[ON STAGE]Inviting Back the Bygone MusesKoreans of old had a knack for entertaining people through the arts. When times were good, they used those skills to amuse; when times were bad, they used them to express their emotional anguish or resistance to oppression. Those Korean artists, mostly dancers, had an innate understanding of the true meaning and purpose of art. A new dance piece, "Stray, Fall and Rise: The Millennial Korean Dance History of Regrets," organized by the Seoul Metropolitan Theater Troupe, both reflects the rich history of Korean dance and continues the tradition.
The collection of traditional dance pieces, choreographed by the noted Korean dancer Lee Mae-bang, illustrates how Koreans have dealt with pain and pleasure through dance over the course of their turbulent history. There are glimpses of everyday life in the dances, as well as ritualistic images. Music and dance were always essential parts of the lives of Koreans, regardless of their class.
The first half of the show features various folk dances, such as the farmer's dance, shaman's dance and sword dance. The themes, based on the agriculture-based life of rural Koreans, are steeped with supernatural beliefs. The second half takes the audience to the upper rungs of society. The troupe presents a series of royal dances based on the aesthetic style favored by the aristocratic classes. In both the peasant and royal styles of dance, however, the gestures carry a great sense of optimism.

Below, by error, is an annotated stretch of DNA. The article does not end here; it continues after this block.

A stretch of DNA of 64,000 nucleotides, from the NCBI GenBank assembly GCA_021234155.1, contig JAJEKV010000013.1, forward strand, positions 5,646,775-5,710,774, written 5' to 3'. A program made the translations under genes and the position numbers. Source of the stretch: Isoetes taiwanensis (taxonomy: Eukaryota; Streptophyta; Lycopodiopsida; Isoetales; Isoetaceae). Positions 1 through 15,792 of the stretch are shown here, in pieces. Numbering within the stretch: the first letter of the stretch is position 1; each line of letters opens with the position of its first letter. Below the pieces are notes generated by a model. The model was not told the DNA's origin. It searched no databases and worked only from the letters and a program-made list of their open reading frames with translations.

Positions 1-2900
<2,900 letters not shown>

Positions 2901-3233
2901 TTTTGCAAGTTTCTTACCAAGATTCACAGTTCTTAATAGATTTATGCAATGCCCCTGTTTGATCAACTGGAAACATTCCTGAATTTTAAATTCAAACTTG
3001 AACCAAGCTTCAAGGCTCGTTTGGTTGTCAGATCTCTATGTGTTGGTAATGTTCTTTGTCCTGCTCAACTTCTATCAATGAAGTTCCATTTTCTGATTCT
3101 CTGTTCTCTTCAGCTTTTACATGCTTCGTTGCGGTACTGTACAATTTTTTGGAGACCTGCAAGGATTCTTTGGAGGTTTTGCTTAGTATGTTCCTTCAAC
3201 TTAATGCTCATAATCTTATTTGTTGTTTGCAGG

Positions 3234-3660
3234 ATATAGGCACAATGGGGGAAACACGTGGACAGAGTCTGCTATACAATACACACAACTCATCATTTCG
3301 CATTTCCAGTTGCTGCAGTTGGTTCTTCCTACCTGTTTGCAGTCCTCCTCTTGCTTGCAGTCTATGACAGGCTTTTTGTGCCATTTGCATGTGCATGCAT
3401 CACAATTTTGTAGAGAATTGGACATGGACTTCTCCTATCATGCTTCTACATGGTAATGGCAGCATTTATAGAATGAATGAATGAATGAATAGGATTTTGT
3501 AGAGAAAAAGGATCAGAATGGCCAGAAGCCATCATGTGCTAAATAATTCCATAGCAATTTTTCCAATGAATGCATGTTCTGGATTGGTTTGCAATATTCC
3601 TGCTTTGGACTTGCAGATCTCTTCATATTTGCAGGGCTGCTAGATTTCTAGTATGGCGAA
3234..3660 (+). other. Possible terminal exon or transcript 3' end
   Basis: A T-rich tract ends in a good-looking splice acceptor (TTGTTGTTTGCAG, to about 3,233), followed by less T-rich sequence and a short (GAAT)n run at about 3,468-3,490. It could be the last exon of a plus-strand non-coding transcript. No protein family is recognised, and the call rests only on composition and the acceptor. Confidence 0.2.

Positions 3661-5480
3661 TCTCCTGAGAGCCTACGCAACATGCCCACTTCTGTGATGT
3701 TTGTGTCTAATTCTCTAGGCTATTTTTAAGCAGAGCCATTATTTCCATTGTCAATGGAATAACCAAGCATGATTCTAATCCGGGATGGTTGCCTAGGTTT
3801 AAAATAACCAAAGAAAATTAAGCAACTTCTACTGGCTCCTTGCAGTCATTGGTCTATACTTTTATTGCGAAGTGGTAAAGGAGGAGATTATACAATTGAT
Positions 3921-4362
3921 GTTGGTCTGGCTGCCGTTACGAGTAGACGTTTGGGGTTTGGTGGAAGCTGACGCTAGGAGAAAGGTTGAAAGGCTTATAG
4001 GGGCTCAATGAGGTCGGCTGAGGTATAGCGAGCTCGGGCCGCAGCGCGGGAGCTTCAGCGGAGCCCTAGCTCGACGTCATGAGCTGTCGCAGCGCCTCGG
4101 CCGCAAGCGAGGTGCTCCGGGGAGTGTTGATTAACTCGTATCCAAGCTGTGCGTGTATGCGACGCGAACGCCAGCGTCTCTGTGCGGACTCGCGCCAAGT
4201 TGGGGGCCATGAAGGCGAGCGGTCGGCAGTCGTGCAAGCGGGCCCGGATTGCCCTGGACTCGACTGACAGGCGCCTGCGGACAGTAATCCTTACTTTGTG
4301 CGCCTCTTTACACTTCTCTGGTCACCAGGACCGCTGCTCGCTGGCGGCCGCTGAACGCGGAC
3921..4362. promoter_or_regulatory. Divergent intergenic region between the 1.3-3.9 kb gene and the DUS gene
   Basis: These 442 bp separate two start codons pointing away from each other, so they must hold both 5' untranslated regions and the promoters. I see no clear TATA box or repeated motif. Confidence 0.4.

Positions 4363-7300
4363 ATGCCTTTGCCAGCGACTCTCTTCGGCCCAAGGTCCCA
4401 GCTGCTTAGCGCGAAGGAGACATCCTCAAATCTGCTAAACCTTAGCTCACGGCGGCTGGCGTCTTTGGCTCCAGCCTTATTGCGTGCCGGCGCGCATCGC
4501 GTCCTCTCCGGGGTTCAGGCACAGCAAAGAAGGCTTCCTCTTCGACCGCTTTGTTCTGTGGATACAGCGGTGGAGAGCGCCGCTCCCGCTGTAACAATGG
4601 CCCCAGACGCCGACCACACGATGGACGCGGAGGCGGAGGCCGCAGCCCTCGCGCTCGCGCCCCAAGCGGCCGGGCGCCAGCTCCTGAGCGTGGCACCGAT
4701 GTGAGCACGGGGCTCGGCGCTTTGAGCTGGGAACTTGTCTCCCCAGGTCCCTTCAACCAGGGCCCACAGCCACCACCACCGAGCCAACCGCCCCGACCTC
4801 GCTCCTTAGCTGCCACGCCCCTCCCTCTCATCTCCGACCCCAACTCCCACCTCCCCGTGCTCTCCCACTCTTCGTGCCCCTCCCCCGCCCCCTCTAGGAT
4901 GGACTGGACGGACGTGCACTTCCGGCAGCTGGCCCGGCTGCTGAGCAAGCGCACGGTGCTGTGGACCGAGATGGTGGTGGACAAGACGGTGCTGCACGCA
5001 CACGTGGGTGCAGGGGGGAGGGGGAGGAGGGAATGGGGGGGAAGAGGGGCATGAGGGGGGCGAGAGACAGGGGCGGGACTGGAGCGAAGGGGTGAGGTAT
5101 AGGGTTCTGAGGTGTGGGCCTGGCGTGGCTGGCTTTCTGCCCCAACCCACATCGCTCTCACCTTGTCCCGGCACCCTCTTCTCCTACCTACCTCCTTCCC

The dances, while portrayals of beauty and grace, are also quite dramatic. In one, a lead shaman clad in an outlandish outfit, charges violently through a white bedsheet and proceeds to viciously tear the fabric apart. In another, the sword dance, a group of men armed with samurai daggers present a dazzling, remarkable spectacle.
While the works are rooted in traditions, many of the dances include contemporary dance styles as well. But the keynote is the origins of Korean dance: such local masters as the aforementioned Lee and Kang Sun-young created their works to reauthenticate the definition of Korean dances, some of which have strayed from their origins over the centuries. The "Stray, Fall and Rise" is a great primer for someone new to Korean dance, and a wonderful refresher for those familiar with it. For information, contact 02-3991-639.
by Park Soo-mee